New this year are countdown signals and Elliott pick-up and drop-off area
The City of Lincoln’s Public Works and Utilities Department and Police Department and the Lincoln Public Schools will again sponsor the annual “Safe Walk and Safe Ride to School Night” from 6 to 7:30 p.m. Thursday, August 21. All 25 mile per hour school speed zones will be in operation and enforced for this City-wide event to remind residents that schools are about to open.
For students attending Campbell Elementary and Goodrich Middle Schools, the Public Works and Utilities Department has installed a new device at the intersection of 20th and Superior streets called a “countdown pedestrian signal.” In addition to the “walk” and “don’t walk” indicators, the signal has a countdown timer during the flashing “don’t walk” phase. The timer shows pedestrians how many seconds they have to cross the street before the signal changes.
“We expect this new countdown signal to be less confusing for pedestrians, especially the children who cross this very busy street on their way to school,” said Mayor Seng. “The goal is to increase crosswalk safety and improve the traffic flow.”
The City also will install countdown signals at 45th and Adams streets (for Huntington Elementary) and 33rd and Vine streets (for Hartley Elementary) and will evaluate their effectiveness. The signals cost $265 each.
As part of “Safe Walk and Safe Ride to School Night” Thursday, Mayor Seng will attend a “welcome back” event from 4:30 to 5:30 p.m. at Elliott Elementary, 225 South 25th Street. At 5:30, the Mayor will cut the ribbon for a new student pick-up and drop-off area. To alleviate safety concerns, Elliott parents worked with the City’s Urban Development, Public Works and Parks and Recreation Departments to re-pave a two-block area of 24th Street west of the school.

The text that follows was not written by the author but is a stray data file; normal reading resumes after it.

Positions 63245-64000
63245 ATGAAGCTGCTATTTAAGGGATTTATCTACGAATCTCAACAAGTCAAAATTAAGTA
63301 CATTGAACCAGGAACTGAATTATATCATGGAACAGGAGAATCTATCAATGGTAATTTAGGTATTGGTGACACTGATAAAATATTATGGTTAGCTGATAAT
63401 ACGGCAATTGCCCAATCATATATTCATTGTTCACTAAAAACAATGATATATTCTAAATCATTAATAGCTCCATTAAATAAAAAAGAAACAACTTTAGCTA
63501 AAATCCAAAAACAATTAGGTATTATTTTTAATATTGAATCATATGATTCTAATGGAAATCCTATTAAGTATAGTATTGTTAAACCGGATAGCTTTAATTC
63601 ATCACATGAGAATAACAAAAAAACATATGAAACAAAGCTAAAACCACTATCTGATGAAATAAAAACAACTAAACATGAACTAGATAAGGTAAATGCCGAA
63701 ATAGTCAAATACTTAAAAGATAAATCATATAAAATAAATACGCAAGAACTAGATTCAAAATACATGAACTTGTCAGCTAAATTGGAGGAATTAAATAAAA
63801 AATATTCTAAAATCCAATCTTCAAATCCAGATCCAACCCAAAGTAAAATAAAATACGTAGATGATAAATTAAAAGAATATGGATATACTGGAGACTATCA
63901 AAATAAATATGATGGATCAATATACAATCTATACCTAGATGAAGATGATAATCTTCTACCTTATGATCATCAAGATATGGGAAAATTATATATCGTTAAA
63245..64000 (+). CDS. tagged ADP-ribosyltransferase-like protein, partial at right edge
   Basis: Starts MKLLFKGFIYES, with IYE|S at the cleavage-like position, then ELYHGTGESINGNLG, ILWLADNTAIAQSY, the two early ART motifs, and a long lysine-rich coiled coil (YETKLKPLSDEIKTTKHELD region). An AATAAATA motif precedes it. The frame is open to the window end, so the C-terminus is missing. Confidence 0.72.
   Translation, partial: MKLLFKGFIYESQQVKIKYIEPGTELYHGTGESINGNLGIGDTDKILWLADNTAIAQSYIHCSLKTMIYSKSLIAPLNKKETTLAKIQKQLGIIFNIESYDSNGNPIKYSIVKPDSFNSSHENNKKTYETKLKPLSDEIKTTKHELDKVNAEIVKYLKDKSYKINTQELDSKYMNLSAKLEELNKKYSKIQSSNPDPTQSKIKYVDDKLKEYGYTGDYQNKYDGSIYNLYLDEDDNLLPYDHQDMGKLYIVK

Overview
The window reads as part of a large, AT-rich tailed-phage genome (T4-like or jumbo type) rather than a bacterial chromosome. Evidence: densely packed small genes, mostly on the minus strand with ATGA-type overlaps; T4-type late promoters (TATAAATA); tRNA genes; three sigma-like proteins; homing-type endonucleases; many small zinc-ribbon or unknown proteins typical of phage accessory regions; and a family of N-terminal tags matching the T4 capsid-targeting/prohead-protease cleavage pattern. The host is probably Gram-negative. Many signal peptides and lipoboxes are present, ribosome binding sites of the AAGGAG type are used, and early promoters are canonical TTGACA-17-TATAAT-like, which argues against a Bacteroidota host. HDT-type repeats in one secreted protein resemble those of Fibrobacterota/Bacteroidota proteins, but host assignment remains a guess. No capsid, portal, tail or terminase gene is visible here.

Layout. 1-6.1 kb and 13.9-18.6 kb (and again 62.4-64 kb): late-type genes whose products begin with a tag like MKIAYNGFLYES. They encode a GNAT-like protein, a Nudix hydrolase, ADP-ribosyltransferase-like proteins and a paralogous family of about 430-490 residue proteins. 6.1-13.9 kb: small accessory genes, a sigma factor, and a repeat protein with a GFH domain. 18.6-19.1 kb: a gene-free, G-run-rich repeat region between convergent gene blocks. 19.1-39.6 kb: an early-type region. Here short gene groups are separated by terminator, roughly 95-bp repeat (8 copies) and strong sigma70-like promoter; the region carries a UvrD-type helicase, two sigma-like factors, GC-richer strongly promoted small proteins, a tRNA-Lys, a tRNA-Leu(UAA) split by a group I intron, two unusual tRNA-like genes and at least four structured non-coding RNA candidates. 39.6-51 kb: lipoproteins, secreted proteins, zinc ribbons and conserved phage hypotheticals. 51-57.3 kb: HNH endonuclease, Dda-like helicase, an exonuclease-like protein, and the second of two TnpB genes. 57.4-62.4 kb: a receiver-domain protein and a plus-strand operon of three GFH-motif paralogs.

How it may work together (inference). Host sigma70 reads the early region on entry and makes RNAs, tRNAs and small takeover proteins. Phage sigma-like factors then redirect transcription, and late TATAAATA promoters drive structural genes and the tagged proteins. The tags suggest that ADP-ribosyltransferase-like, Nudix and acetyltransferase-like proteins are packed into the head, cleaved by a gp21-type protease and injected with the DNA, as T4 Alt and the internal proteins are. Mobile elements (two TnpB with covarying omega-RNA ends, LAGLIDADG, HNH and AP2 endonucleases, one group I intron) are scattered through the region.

This area will be gated and used only by parents to drop off and pick up their children. Elliott is also promoting its “walking school bus” program, which began last year. Parent volunteers walk to school, picking up students on the “bus” along the way.
“Getting children to and from school safely is primarily a parental responsibility, and all parents are encouraged to participate in ‘Safe Walk and Safe Ride to School Night,’ said Mayor Seng. “We also need the support and cooperation from motorists, schools, city officials and our community.”
Recommended walking routes, one-way pick-up and drop-off maps and safety tips are available from school principals. All drivers are asked to pay extra special attention to the increased pedestrian traffic around school areas.
The Lincoln Police Department has a “no tolerance” policy for enforcing the 25 m.p.h. school speed zones. About six years ago, the City Council passed an ordinance that doubled fines for speeding in school speed zones. The fines (not including court costs) for speeding in a 25 m.p.h. school speed zone are: